Montreal Pitbull Ban Suspended

Cecile He -
Posted on: October 11, 2016

The close bond between people and pets can be traced all the way back to the stone age, and it’s no secret that dogs were one of the first domesticated animals to be kept as such. In fact, “man’s best friend” was the title that many like to toss around for their little companions. This endearing relationship between humans and dogs is perhaps the reason why the public was left divided when the city of Montreal declared a ban against pit bull-type dogs after a 55-year old woman was killed in a pit bull attack in June of 2016.

The pit bull ban was ruled in favour for by a 37-23 vote from the city’s panel of councilors. The new rules, intended to go into effect throughout the city on October 3rd, outlawed the ownership of pit bull-type dogs, both pure and mixed breeds, unless the owner applied and became approved for a permit before the end of the year. Then, if the owner did not comply with the rules outlined in the bylaw regarding the behaviour of their dog in public, the permit would be revoked and, in extreme cases, the dog would be euthanized.

This new bylaw sparked outrage amongst animal rights activists and owners alike. Lawyer Julius Grey told CBC Montreal’s Homerun, “This is very serious. It’s not an object, it’s not an object, it’s not the right to seize a car—[the law is] right to take a member of your family and that should not be permitted.”

Others claimed that these new rules would be too difficult to impose and that they would result in senseless killings of innocent dogs without improving the safety of the public. The Montreal SPCA, an animal protection agency, released a statement citing, “If the city of Montreal truly wanted to ensure public safety, it would not have forced a rushed adoption of controversial legislation which is unfair, unenforceable, and, most importantly, ineffective.”

Jesse Adams, co-founder of the RainCoast Dog Rescue Society, heard about the new bylaw being passed and travelled to the city to raise awareness about the ban and fundraise money for the Montreal’s SPCA legal fees to help them fight the law.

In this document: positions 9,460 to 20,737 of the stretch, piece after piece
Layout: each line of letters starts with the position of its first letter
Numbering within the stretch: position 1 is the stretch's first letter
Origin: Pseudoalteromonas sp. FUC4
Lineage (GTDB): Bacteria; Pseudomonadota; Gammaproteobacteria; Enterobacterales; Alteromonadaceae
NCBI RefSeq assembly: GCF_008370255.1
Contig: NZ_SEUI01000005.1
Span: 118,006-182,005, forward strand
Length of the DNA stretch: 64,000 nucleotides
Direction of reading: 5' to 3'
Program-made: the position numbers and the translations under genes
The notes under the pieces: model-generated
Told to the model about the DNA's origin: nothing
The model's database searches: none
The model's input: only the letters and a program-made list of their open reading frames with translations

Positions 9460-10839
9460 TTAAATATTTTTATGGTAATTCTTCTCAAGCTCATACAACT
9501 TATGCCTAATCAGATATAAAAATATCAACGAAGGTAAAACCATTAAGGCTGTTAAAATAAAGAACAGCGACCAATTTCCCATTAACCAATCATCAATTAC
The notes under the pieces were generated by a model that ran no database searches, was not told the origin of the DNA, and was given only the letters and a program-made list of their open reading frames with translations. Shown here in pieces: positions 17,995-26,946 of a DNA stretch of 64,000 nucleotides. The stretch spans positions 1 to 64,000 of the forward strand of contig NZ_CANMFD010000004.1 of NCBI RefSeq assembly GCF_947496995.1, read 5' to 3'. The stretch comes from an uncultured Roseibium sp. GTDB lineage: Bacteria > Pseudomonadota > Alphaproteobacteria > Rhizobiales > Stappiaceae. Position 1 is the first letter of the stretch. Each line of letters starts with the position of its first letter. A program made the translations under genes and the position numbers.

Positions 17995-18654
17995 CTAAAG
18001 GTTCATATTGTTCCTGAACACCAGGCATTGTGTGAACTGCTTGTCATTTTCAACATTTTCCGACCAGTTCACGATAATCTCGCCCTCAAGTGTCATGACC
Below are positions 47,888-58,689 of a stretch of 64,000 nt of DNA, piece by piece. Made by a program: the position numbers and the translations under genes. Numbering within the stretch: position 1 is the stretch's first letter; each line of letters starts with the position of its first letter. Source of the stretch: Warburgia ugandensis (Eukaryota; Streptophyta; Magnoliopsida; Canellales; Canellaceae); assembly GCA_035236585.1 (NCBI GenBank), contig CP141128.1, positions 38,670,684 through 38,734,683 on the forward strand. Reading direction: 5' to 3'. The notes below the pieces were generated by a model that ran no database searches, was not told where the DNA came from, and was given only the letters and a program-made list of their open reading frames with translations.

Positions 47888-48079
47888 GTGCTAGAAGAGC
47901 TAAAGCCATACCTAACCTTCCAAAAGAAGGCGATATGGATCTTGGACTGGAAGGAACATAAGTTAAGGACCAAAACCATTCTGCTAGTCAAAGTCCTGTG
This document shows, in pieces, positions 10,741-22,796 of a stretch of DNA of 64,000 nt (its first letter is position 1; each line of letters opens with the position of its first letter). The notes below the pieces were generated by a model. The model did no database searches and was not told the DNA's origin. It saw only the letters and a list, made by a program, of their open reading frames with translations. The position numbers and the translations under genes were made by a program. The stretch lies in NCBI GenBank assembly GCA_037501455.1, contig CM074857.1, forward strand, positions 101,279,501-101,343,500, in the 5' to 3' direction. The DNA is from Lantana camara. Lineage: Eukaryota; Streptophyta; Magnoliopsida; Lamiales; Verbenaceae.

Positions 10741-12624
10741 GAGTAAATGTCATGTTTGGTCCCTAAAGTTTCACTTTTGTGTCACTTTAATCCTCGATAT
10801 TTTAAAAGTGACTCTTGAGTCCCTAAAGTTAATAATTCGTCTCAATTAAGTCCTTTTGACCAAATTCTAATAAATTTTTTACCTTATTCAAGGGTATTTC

Finally, on Wednesday, October 5th, Adams and the SPCA were successful in reaching out to the Quebec Superior Court Justice Louis Godin, who suspended the ban indefinitely. This means that, for the time being, the rules of the bylaw will not be imposed.

According to Adams, the fight is far from being over, though this first victory is a triumphant one for all animal-lovers alike. Not only will he and the Montreal SPCA continue to fight to have the pit bull ban suspended permanently, but they will seek to educate people across Canada about the misconceptions of the breed.


  • On October 14, 2016 at 1:53 pm Earthman said:

    Finally a city and province that is using logic.It’s not bad dogs it’s bad owners and bad training.Ontario could use this same logic…..In spades.Ontario is the most indebted sovereign state on the planet.And a K-9 is illegal.Go figure.

  • On October 14, 2016 at 2:38 pm librazone said:

    So answer the question …just how are we able to stop the attacks by these dogs. Any suggestions ?

  • On October 15, 2016 at 1:22 am Distrubance said:

    I guess the SPCA are doing their job, fighting for the welfare of animals over the safety of people.

  • On October 16, 2016 at 4:37 pm e small said:

    Special Report: Level 1 Trauma Center Dog Bite Studies in All U.S. Geographical Regions Report Pit Bulls Highest Prevalence
    Summary of Key Peer-Reviewed Medical Studies (2009-2016)

    “There are at least 10 peer-reviewed studies published in medical science journals since 2009 that show a higher frequency of pit bull injuries than all other breeds of dogs in retrospective reviews of level I trauma centers. As of 2016, all major geographical regions in the U.S. are reporting these same findings as well: northwest, west, southwest, south, southeast, midwest and northeast. Since 2011 these medical studies have more closely scrutinized pit bull injuries as well.

    “Pit bull bites were implicated in half of all surgeries performed and over 2.5 times as likely to bite in multiple anatomic locations as compared to other breeds.” – Characteristics of 1616 Consecutive Dog Bite Injuries, July 2016″
    (Anyone interested can read these studies on Dogs bite dot org)

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